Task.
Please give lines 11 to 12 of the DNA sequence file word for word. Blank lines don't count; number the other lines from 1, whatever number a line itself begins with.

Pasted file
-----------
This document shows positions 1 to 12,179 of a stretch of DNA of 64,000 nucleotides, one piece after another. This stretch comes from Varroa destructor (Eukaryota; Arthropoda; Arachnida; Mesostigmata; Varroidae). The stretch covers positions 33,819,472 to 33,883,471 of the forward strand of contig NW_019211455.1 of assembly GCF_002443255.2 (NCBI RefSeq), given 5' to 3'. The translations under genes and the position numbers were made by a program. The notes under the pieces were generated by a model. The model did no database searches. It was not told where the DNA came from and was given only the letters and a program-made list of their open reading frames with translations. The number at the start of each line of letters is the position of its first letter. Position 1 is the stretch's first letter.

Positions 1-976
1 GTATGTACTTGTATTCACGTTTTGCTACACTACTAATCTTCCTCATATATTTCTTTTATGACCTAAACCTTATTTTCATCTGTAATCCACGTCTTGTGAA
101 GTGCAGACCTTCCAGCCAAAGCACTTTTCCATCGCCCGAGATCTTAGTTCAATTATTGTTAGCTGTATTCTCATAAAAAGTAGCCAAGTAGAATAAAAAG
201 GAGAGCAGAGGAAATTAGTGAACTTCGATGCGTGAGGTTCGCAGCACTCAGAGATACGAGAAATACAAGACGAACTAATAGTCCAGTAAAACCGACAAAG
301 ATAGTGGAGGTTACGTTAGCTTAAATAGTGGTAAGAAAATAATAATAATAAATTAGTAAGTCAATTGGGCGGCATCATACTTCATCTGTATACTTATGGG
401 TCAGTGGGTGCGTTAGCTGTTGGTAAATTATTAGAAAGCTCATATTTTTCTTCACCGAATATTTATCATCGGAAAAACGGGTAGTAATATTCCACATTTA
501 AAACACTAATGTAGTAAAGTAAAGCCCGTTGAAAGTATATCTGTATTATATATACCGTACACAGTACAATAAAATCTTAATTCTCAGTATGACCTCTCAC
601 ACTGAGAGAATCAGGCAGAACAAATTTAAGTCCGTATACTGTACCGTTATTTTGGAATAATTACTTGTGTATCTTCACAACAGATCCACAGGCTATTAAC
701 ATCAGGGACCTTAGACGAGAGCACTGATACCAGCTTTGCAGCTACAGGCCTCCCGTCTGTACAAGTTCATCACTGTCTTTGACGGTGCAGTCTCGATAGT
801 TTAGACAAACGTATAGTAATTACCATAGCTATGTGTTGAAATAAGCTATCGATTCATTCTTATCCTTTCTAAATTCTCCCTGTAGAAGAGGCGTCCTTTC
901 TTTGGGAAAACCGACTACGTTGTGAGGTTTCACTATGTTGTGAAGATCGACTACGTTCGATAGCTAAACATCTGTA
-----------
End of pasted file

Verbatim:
801 TTAGACAAACGTATAGTAATTACCATAGCTATGTGTTGAAATAAGCTATCGATTCATTCTTATCCTTTCTAAATTCTCCCTGTAGAAGAGGCGTCCTTTC
901 TTTGGGAAAACCGACTACGTTGTGAGGTTTCACTATGTTGTGAAGATCGACTACGTTCGATAGCTAAACATCTGTA